Various: Adventures Of Superman/Original Television Sountrack

AAJ Staff By

Sign in to view read count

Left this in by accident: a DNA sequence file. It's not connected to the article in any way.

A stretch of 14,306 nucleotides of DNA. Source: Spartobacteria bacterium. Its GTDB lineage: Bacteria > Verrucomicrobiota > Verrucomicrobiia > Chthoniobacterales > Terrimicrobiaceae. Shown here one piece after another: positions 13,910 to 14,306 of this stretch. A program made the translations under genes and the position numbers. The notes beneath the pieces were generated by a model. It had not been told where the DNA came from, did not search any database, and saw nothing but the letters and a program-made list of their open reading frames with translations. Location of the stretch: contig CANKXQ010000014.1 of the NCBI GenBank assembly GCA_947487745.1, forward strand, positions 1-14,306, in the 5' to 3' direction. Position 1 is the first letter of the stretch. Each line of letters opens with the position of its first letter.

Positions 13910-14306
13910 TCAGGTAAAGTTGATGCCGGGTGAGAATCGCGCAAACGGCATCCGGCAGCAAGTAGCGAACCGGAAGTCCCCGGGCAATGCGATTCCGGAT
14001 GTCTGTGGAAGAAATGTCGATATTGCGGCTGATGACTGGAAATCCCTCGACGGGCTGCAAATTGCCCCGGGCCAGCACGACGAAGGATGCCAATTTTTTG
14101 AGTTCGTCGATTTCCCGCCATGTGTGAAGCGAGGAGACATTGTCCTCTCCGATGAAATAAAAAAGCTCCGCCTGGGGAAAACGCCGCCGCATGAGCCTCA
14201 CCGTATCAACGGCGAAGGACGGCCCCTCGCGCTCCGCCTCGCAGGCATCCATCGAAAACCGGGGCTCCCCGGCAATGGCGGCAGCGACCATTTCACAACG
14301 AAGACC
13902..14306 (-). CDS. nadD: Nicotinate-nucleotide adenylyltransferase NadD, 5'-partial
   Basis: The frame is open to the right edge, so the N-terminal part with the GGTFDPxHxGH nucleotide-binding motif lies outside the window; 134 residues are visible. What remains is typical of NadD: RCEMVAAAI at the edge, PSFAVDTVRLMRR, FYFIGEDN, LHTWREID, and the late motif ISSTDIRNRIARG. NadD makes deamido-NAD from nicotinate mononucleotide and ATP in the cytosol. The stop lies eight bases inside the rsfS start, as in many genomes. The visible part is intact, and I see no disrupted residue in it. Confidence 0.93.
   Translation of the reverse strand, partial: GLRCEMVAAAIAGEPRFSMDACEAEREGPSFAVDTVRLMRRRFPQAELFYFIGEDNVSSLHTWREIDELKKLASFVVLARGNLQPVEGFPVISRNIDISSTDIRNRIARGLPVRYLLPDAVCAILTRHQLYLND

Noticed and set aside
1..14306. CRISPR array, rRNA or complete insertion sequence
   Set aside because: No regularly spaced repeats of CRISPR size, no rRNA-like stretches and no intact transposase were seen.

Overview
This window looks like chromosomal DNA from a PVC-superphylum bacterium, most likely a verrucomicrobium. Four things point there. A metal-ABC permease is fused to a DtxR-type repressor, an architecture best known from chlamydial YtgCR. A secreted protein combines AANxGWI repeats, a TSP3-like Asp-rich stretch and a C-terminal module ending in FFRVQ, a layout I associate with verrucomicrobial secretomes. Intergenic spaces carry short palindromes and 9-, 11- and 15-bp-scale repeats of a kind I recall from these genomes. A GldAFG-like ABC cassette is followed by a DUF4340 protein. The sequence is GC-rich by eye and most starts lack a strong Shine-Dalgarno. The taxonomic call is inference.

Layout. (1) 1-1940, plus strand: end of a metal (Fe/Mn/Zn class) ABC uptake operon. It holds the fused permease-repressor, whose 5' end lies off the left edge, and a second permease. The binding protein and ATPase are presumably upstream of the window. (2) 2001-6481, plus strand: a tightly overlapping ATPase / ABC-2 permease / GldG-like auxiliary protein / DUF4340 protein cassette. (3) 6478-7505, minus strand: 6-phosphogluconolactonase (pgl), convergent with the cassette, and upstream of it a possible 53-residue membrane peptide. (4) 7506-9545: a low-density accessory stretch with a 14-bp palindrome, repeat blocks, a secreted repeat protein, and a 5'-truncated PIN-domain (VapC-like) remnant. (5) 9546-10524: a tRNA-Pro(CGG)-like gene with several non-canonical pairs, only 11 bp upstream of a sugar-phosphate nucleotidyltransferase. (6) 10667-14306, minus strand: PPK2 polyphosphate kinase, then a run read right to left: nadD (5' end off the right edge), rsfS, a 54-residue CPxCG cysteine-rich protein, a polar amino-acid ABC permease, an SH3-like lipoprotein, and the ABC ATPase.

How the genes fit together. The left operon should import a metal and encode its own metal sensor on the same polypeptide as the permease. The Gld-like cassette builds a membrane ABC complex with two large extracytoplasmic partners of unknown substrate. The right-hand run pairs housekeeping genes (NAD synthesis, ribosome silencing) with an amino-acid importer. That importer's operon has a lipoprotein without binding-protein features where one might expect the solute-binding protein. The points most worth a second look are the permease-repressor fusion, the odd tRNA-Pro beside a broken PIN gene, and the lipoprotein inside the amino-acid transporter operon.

In early 1951, National comics gave Lippert Pictures, a Hollywood B-movie production company, the green light to film a one hour television pilot episode of The Adventures of Superman. It was decided that this pilot would be released theatrically, in the event that television (at the time in it's infancy) didn't take off. Producers Robert Maxwell and Barney Sarecky were brought in, along with director Lee Sholem, a script was approved, a film crew selected, and George Reeves and Phyllis Coates were cast as the man of steel and Lois Lane respectively. The film was shot in all of 12 days during the summer of 1951, at RKO- Pathe' studios in Culver City. Shortly after completion of the pilot, another 24 half-hour episodes were ordered, and Jack Larson, John Hamilton, and Robert Shayne were screened and cast as Jimmy Olson, Perry White, and Inspector Henderson, respectively. The pilot was released in November 1951, with the title Superman and the Mole Men. In late 1952, the 24 filmed episodes were broadcast on network televison, along with 2 episodes that were culled from the pilot.